[Hari] Prints An Awesome Spider Robot

Although we have strong suspicions that the model’s designer failed entomology, this spider robot is very cool. [Hari Wiguna] made one, and is justifiably thrilled with the results. (Watch his summary on YouTube embedded below.)

Thanks to [Regis Hsu]’s nice design, all [Hari] had to do was order a hexapod’s dozen 9g servos for around $20, print out the parts, attach an Arduino clone, and he was done. We really like the cutouts in the printed parts that nicely fit the servo horns. [Hari] says the calibration procedure is a snap; you run a sketch that sets all the servos to a known position and then tighten the legs in place. Very slick.

The parts should print without support on basically any printer. [Hari]’s is kinda janky and exhibits all sorts of layer-to-layer irregularities (sorry, man!) but the robot works perfectly. Which is not to say that [Hari] doesn’t have assembly skills — check out the world’s smallest (?) RGB LED cube if you think this guy can’t solder. Of course, you can entirely sidestep the 3D-printed parts and just fix a bunch of servos together and call it a robot. It’s harder to make building a four-legger any easier than these two projects. What are you waiting for?

14 thoughts on “[Hari] Prints An Awesome Spider Robot

  1. This guy Regis Hsu spends a year developing it and does a great instructable for it. Another guy comes along, prints it, puts it together, and does a 4 minute show-and-tell video. Didn’t add to the design, didn’t do nearly a good a job putting it together and creatively decorating it.

    One guy does a great hacking job; one puts together a kit. Which one deserves a Hack-a-day article? :-(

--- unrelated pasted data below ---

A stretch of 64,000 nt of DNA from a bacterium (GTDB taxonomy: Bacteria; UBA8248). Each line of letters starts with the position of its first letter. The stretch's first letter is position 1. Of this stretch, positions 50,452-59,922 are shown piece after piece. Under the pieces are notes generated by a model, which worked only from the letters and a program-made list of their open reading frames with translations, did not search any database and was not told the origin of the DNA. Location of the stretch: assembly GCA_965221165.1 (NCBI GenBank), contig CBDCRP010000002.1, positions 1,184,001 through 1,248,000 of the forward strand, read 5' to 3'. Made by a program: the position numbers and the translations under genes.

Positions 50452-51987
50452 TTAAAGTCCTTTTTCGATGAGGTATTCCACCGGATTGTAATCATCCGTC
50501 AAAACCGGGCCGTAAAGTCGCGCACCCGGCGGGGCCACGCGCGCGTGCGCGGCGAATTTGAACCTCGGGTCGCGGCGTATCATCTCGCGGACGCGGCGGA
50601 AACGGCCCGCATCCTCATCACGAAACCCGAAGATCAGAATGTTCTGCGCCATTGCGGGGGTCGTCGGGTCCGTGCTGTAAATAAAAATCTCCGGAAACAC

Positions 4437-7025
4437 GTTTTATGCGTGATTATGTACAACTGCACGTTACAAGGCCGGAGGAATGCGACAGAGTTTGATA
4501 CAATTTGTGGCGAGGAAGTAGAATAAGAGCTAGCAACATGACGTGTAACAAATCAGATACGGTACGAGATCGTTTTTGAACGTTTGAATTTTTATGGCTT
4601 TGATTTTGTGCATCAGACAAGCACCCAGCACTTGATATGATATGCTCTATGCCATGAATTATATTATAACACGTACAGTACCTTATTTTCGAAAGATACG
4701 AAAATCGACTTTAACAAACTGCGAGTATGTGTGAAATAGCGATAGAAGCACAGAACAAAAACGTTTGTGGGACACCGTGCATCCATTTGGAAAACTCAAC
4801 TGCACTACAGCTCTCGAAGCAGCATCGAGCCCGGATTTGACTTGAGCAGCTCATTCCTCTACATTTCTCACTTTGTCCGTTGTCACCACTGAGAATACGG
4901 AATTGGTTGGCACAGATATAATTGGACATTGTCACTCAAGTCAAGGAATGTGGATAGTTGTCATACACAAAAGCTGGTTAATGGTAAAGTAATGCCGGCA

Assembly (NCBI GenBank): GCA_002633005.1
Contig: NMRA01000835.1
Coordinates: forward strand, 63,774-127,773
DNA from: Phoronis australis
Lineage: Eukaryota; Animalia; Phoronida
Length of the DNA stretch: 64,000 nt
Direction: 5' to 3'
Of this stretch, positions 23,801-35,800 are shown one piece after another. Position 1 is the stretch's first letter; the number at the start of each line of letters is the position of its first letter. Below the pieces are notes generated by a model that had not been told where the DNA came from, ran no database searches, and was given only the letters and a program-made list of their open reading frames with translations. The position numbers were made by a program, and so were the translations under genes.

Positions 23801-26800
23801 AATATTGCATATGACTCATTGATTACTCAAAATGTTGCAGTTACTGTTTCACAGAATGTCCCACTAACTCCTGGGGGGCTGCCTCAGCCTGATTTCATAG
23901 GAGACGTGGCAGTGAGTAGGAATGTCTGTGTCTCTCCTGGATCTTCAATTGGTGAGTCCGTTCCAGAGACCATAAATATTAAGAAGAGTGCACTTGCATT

1. And before someone says put your money where your mouth is.
        There’s a picture of what I’ve been working on here.

        Hexapod, bearings in all joints, no play in joints. Horns embedded.
        3d printed and designed from scratch. Cad in freecad.
        No software yet.
        I’m terrible at documentation so havnt got round to publishing it yet.

    1. They both are sharing this article. Isn’t that allowed? Criticism on the quality of [Hari]’s print are even pointed out. All he had to do was print one out, thanks to this design by [Regis Hsu].

      And also, a YouTube link sells better than the many many ads on Instructables horribly ad-bloated site.

  2. I’m with Yeti, spider fail, if one is copying nature perhaps one could interact and observe it to ensure accuracy. Other than that, all in this is kinda cool even though more advanced type builds have been out for years. I mean if the fella were 10, then the impressed Meyer would be much higher. ;)

  3. Well, at least is peer reviewed right? That’s something. proving you can make something yourself is one thing, proving the design can also work in someone else’s hand is another.

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